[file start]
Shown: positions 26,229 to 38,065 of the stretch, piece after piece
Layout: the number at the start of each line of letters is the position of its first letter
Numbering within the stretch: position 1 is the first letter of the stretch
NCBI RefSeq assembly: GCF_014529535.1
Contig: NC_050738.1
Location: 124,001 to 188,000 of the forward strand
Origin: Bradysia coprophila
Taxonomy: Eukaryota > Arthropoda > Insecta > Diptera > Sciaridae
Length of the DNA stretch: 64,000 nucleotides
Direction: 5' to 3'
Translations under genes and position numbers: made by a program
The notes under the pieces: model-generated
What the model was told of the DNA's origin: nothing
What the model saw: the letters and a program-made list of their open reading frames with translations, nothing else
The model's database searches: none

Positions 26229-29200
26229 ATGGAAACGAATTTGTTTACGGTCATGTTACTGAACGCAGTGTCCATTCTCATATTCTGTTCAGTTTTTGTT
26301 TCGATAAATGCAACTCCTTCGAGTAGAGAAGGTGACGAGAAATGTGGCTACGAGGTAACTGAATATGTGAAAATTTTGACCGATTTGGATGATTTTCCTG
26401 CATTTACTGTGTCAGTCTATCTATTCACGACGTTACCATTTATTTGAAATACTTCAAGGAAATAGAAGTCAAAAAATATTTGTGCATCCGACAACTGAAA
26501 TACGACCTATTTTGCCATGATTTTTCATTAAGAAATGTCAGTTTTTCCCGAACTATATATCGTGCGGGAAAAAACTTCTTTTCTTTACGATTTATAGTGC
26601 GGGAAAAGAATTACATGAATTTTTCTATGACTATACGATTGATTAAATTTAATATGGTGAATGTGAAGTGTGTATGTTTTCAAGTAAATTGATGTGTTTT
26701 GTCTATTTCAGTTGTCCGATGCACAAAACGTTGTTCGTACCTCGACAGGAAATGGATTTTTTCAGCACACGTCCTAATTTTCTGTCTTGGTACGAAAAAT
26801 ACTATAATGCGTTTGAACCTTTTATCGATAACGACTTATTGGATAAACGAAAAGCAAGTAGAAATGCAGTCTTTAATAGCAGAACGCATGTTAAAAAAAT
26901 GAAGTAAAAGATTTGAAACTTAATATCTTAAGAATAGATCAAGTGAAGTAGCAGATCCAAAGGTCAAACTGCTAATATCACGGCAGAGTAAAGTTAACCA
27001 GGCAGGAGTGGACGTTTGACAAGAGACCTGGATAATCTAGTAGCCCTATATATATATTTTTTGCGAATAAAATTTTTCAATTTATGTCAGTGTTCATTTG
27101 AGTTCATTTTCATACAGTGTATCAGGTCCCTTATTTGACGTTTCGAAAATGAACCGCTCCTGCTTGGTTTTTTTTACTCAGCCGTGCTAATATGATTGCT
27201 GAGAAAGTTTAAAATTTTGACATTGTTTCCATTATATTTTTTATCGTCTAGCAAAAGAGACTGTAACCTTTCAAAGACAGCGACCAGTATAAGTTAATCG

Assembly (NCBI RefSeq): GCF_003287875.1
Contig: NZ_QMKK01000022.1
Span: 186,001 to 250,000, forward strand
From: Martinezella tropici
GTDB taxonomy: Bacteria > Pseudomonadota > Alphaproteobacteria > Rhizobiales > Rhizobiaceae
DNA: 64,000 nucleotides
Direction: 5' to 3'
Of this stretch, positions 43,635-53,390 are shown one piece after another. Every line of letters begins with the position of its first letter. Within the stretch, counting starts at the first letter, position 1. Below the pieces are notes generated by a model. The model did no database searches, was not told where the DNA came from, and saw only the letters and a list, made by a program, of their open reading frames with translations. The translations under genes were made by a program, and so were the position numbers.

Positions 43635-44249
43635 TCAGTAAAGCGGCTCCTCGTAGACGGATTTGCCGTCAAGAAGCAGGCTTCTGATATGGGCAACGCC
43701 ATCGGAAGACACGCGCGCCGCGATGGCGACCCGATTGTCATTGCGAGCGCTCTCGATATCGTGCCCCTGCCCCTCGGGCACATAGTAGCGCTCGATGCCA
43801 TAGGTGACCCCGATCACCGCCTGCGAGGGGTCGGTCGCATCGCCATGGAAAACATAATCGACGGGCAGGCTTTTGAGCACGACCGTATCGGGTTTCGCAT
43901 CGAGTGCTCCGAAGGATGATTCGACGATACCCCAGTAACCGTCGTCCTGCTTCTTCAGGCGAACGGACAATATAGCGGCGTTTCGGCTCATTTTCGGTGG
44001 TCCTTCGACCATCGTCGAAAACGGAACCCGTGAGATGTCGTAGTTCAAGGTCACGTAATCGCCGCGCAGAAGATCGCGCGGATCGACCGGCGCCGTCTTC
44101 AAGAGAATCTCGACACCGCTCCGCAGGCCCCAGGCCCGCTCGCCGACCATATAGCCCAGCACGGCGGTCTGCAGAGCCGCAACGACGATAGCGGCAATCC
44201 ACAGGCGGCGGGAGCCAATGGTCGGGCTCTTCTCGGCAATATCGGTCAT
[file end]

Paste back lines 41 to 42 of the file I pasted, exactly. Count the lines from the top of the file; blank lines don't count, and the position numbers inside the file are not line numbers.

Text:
44001 TCCTTCGACCATCGTCGAAAACGGAACCCGTGAGATGTCGTAGTTCAAGGTCACGTAATCGCCGCGCAGAAGATCGCGCGGATCGACCGGCGCCGTCTTC
44101 AAGAGAATCTCGACACCGCTCCGCAGGCCCCAGGCCCGCTCGCCGACCATATAGCCCAGCACGGCGGTCTGCAGAGCCGCAACGACGATAGCGGCAATCC